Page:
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Three Questions: West Bromwich Albion

SBN is making this regular feature much harder than it needs to be.

THE ALBIONIC MAN! hello? Is this thing on?
THE ALBIONIC MAN! hello? Is this thing on?
Laurence Griffiths

It's time once again for our regular Three Questions series, when we ask the SBN blogger from our next opponent some questions (usually three!) about their team and the upcoming match.  For the second Premier League opponent in a row, though, Arsenal's opponent on Sunday, West Brom, have no SBN blog.  So here I am, again, winging it.  Let's get to the questions!

TSF: Where is West Bromwich?  What happens there?
TSF: West Bromwich is not, contrary to its name, west of Bromwich.  It's actually just a few miles northwest of Birmingham, in a part of the West Midlands known as the Black Country.  As with many Midlands towns and cities, West Bromwich was a factory town until the 1970's/80's, when factories across England started shutting down; there is still an industrial base there (primarily metal fabrication and industrial equipment) but West Bromwich also is one of the artistic centers of the West Midlands, thanks to The Public, an art gallery and public venue that draws creatives from all over the region.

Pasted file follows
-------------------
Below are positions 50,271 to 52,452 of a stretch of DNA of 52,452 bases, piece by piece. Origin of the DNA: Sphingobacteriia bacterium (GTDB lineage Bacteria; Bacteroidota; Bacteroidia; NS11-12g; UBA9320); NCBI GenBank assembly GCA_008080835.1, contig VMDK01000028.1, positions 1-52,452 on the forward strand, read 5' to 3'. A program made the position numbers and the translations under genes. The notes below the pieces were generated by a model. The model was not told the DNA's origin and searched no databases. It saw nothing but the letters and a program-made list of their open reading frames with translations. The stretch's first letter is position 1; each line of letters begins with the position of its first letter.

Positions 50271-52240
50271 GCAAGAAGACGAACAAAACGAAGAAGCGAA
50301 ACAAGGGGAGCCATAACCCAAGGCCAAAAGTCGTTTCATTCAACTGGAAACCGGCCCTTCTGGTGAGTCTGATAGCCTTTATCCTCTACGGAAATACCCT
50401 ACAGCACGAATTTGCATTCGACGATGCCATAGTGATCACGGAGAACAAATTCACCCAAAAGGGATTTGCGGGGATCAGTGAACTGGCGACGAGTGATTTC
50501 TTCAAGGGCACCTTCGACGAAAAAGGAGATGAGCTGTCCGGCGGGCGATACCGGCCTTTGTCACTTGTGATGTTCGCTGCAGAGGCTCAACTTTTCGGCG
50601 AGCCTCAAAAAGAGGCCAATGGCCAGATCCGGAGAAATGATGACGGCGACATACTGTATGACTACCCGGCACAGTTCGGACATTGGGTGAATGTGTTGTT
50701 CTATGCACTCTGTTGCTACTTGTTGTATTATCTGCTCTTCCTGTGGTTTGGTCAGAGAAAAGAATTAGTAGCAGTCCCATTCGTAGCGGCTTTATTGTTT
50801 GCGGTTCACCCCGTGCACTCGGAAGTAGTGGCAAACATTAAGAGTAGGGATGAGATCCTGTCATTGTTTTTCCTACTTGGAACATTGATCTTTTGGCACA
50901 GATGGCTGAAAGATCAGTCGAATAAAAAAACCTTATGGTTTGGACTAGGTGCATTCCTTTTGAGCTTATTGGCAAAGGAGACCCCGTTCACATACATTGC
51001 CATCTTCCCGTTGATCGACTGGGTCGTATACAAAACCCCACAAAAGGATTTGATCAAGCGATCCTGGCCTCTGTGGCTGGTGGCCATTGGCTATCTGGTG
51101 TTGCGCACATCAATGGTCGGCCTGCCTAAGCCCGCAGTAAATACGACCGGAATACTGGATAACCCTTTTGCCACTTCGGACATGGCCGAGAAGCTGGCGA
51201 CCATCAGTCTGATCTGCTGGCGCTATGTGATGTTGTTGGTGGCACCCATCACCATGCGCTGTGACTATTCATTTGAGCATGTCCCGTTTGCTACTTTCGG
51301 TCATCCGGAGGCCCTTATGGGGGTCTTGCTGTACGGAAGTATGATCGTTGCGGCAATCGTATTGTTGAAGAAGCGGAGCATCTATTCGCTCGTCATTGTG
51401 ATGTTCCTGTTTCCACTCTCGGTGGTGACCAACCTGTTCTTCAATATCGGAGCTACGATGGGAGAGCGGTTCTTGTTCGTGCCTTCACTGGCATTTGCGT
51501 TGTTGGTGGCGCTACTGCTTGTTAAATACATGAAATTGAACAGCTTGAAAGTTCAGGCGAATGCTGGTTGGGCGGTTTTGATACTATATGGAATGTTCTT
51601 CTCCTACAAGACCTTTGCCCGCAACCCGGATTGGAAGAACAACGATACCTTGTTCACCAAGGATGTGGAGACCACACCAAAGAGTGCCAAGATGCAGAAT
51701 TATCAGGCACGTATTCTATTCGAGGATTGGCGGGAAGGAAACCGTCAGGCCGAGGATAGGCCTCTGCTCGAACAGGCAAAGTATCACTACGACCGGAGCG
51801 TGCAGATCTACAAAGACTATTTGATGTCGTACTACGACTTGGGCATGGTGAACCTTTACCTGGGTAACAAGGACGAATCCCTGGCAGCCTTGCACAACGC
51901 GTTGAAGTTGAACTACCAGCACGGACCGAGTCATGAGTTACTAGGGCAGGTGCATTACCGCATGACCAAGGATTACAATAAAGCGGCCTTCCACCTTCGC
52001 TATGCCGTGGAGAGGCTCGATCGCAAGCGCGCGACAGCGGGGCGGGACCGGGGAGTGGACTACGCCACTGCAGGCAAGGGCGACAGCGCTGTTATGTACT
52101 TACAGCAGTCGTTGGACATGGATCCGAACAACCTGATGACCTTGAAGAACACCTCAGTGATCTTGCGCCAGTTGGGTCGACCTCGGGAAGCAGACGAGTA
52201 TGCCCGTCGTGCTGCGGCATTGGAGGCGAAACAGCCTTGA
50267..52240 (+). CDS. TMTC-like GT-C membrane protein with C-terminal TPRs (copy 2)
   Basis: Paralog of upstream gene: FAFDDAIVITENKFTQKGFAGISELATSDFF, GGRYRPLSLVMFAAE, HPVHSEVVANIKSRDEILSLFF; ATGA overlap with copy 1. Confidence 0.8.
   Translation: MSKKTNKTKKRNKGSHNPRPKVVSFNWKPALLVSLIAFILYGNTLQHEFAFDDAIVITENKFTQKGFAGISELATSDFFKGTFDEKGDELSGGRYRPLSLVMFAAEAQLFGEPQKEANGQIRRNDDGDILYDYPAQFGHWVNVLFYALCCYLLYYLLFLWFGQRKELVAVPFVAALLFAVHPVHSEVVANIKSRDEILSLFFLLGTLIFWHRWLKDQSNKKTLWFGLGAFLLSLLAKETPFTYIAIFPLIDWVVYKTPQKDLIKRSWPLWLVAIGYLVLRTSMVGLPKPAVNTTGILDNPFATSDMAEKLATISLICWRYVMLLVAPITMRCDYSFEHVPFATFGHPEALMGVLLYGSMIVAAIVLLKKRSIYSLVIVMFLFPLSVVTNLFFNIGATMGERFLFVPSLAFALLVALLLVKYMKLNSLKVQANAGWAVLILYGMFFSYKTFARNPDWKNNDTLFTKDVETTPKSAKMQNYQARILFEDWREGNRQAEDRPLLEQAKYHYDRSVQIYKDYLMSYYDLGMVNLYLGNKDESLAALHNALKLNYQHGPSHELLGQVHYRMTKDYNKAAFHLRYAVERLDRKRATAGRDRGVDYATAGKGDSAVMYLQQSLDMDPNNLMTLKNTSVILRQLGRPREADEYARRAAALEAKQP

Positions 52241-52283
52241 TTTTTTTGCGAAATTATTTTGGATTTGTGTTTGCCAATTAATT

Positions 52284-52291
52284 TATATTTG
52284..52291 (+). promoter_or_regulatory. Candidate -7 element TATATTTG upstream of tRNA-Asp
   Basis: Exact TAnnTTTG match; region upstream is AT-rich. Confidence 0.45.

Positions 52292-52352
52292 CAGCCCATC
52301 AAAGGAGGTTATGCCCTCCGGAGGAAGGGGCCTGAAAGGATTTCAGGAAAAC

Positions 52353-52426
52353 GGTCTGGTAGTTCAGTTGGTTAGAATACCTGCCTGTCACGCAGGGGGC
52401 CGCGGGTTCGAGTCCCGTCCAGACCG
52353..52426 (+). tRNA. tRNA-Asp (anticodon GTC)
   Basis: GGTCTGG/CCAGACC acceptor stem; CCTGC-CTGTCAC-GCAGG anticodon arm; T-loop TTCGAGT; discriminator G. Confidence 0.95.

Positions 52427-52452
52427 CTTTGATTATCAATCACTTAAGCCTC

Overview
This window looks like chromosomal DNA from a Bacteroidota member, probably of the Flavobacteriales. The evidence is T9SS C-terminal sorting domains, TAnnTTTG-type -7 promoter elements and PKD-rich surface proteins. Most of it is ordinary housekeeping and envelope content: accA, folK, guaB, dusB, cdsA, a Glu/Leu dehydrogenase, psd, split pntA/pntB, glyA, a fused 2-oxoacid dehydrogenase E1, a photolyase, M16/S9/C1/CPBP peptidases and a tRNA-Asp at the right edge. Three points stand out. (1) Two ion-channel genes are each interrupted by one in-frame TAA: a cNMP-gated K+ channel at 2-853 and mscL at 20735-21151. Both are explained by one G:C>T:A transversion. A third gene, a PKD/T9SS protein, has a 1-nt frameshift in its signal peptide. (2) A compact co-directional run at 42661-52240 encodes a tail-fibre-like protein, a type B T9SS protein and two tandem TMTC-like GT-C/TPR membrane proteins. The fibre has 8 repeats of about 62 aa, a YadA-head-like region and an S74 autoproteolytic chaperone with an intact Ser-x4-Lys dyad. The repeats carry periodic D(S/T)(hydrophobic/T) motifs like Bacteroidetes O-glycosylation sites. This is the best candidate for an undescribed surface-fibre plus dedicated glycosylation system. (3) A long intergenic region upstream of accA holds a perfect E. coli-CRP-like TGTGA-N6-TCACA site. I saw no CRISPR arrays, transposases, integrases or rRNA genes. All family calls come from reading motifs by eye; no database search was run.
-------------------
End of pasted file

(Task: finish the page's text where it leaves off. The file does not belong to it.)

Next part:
TSF: Is anybody famous from West Bromwich?
TSF: You might not know much about West Bromwich itself, but you no doubt know a few of its more famous residents - Robert Plant, Phil Lynott, and most of Judas Priest were born there.  Birmingham and the Midlands are known for their metal - the New Wave of British Heavy Metal's ground zero was in Birmingham and the Black Country.  Judas Priest, Napalm Death, and Black Sabbath all call the Midlands home.  As does mrs. pdb's favorite band of all time ever.

TSF: What is an Albion?
TSF: Edgar Winter.  No, wait, that doesn't sound right.  An Albion is not a thing, it's a name for a thing.  Specifically, it's the oldest known name for the island of Great Britain, derived from the proto-Celtic language.  It's still used as a reference to the island - there are pubs named "The Albion", and it is still commonly used in poetry and stories as a way to refer to England.

So now you know more about West Bromwich than you did five minutes ago.  Unless you're from West Bromwich, in which case please tell us more about your hometown.